Reform 0.2 Released – With has_one And has_many Support!

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“Reform”:https://github.com/apotonick/reform gives you a new abstraction layer for handling forms without hard-wiring them to your database. It just went 0.2 bringing you nesting to easily create forms for @has_one@ and @has_many@ relationships.

h3. Composition Forms.

In earlier versions, reform could automatically build a composition object to handle forms for multiple, unrelated objects.

class SongForm < Reform::Form
  include Reform::Form::Composition

  property :title,       on: :song
  property :written_by, on: :artist
end

This still works, however, the @DSL@ module got replaced by @Composition@, which you must include to make reform understand what this @on:@ option is about.

SongForm.new(
  song:   Song.find(1), 
  artist: Artist.find(2))

When creating a composite form you still need to pass in the separate objects using a hash.

h3. One-To-One Relationships.

Technically, every kind of model relations could be handled with this @Composition@ trick. Nevertheless, the new reform makes it super easy to compose forms of multiple associated models.

Say we had the following database configuration.

class Song < ActiveRecord::Base
  has_one :artist
end

A classic 1-to-1 association! Yay!

Although I’m using @ActiveRecord@ to demonstrate reform’s new goodies, it is important to understand that this gem *doesn’t speak a single word of @ActiveRecord@* – it uses public readers and writers, only.

To create a form to handle fields for both @Song@ and @Artist@ you can now define _nested_ forms.

class SongWithArtistForm < Reform::Form
  property :title

  property :artist do
    property :name
    property :gender

    validates :name, presence: true
  end
end

See how you can now pass a block to @property@ and simply create another form class inline? Awesome, isn’t it?

(Tech note: the new inline representer feature in “representable 1.6”:https://github.com/apotonick/representable/#inline-representers made it extremely easy to implement nesting in reform).

h3. Render The Association Form.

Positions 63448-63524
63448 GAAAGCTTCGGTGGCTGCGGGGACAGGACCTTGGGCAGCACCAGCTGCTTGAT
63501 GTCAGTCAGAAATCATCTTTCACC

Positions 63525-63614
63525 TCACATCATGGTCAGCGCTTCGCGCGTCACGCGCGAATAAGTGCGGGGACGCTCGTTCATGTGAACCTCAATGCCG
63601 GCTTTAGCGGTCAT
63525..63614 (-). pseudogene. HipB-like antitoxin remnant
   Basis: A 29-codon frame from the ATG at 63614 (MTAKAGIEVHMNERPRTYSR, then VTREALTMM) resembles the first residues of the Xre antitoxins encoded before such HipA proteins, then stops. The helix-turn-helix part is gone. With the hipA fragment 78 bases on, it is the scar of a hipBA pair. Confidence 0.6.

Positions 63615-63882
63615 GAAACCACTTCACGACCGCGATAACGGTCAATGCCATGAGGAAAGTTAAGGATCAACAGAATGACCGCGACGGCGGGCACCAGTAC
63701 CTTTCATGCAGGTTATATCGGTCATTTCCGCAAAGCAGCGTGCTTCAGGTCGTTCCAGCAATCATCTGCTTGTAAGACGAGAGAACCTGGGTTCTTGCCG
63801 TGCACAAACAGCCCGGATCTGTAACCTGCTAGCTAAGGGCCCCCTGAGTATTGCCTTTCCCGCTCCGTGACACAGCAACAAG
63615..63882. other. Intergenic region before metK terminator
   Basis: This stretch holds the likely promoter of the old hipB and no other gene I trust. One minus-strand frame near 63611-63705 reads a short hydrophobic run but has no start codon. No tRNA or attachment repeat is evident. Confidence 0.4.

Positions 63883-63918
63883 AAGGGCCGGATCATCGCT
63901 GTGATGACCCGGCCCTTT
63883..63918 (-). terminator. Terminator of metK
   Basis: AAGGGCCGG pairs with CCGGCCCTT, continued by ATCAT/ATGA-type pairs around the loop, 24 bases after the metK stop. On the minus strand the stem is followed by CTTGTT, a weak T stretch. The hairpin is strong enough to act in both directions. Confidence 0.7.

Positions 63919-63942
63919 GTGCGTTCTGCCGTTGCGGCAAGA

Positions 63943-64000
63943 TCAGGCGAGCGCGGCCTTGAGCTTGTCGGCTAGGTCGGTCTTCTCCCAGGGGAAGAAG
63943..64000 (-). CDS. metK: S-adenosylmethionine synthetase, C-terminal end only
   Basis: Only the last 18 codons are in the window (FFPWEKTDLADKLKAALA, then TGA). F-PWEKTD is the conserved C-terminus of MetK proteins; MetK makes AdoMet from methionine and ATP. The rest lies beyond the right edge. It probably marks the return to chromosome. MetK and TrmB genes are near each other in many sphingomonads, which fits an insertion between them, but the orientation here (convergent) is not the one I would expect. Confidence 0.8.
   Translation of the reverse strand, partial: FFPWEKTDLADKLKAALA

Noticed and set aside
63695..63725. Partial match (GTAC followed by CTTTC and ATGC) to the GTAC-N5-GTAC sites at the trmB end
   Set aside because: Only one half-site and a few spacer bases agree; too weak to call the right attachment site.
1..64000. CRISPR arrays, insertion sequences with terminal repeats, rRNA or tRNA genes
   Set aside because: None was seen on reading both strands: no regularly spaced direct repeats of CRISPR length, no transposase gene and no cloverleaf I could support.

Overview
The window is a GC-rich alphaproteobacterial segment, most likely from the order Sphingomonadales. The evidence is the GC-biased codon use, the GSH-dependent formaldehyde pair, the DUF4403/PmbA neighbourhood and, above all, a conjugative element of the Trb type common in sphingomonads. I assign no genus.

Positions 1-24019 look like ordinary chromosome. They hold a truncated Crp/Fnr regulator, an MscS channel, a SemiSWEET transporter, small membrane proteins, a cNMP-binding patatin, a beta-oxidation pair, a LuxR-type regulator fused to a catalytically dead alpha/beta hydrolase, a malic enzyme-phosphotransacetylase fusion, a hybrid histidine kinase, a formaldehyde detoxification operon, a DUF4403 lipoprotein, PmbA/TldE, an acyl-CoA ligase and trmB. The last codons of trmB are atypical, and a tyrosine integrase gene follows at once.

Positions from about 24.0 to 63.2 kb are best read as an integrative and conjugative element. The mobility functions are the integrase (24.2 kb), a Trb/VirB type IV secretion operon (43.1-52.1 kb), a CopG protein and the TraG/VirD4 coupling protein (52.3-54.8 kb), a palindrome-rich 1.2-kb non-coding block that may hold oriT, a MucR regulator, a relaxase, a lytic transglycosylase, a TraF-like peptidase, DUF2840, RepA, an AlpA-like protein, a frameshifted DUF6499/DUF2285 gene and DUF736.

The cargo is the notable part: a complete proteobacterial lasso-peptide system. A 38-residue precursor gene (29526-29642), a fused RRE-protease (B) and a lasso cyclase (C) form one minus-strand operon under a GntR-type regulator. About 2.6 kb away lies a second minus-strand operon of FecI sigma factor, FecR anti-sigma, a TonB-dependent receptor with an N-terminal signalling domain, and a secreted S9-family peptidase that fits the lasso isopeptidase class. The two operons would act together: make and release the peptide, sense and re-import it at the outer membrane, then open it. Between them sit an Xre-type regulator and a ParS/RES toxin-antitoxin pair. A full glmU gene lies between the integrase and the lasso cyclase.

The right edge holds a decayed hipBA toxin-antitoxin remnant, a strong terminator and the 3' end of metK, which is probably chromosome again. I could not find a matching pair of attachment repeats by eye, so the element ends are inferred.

Now, check out how this form is instantiated.

@form = SongWithArtistForm.new(Song.find(1))

As you’re _not_ using the composition feature, all you do is pass in a single model.

song = Song.find(1)
song.artist
#=> 

Since you have a nested setup, this model is required to respond to @#artist@, which in turn must expose readers for @name@ and @gender@.

That should save you some work when creating the form.

Even cooler: rendering the form using Rails’ (nested) form helpers now works out-of-the-box – without inheriting all the flaws from @accepts_nested_attributes@ code.

= form_for @form do |f|
  = f.text_field :title

  = fields_for :artist do |a|
    = a.text_field :name
    = a.text_field :gender

This just works, so you don’t have to worry about rendering the proper markup – the most annoying part when writing forms in my opinion.

h3. Validating And Processing.

All you need to do now is passing the submitted data to reform.

@form.validate(params[:song])

This will run all validations from the form, even the nested one from the artist form.

Error messages – in case of bull data – can be rendered using the common steps.

- @form.errors.full_messages.each do |msg|
  %li
    = msg

Using the block-less @#save@ will push submitted and validated data to all objects automatically.

@form.save

#=> @form.song.title       = "Beachparty"
#   @form.song.artist.name = "No Fun At All"

As before, you can do the saving manually: @#save@ will yield the nested input.

@form.save do |data, hash|
  data.artist.name
  #=> "No Fun At All"

  hash[:artist][:name]
  #=> "No Fun At All"

  Artist.create(hash[:artist])
end

Here, it’s up to you how to process the nested data. Reform just makes sure things are correctly nested.

h3. One-To-Many Relationships.

You thought that’s it? No way, we also got support for nested collections.

class Album < ActiveRecord::Base
  has_many :songs
end

Mapping this association in your form is pretty straight-forward.

class AlbumForm < Reform::Form
  property :name

  collection :songs do
    property :title
  end
end

Creating the form works just like the @has_one@ example.

@form = AlbumForm.new(Album.new(
  songs: [Song.new, Song.new]
)

Here, it is important the @Album#songs@ returns a _collection_ of objects.

Rendering, validating and displaying errors works likewise.

You can use @fields_for@ and Rails will render the form collection. You could also go manually through the collection.

= @form.songs.each_with_index do |f, i|
  = text_field_tag "title_#{i}" ..

Currently, it’s your job to keep the number of forms visible on the page in sync with the forms created internally. That is why I pass in two new @Song@ instances to @Album@, as this will make two nested song forms appear after rendering.

If this feels inconvenient, we’re open for suggestions.

When saving sane data, you get a collection of data for the song forms.

@form.save do |data, hash|
  data.songs[0].title
  #=> "Sanity"

  hash[:artist][:songs][0][:title]
  #=> "Sanity"
end

h3. From Here.

The new nesting feature was “requested by”:https://github.com/apotonick/reform/issues/6 “many users”:https://github.com/apotonick/reform/issues/26 and we’re really happy to release “this version of reform”:https://github.com/apotonick/reform. There will surely be issues with certain use cases and we can’t wait for your feedback!
}}}

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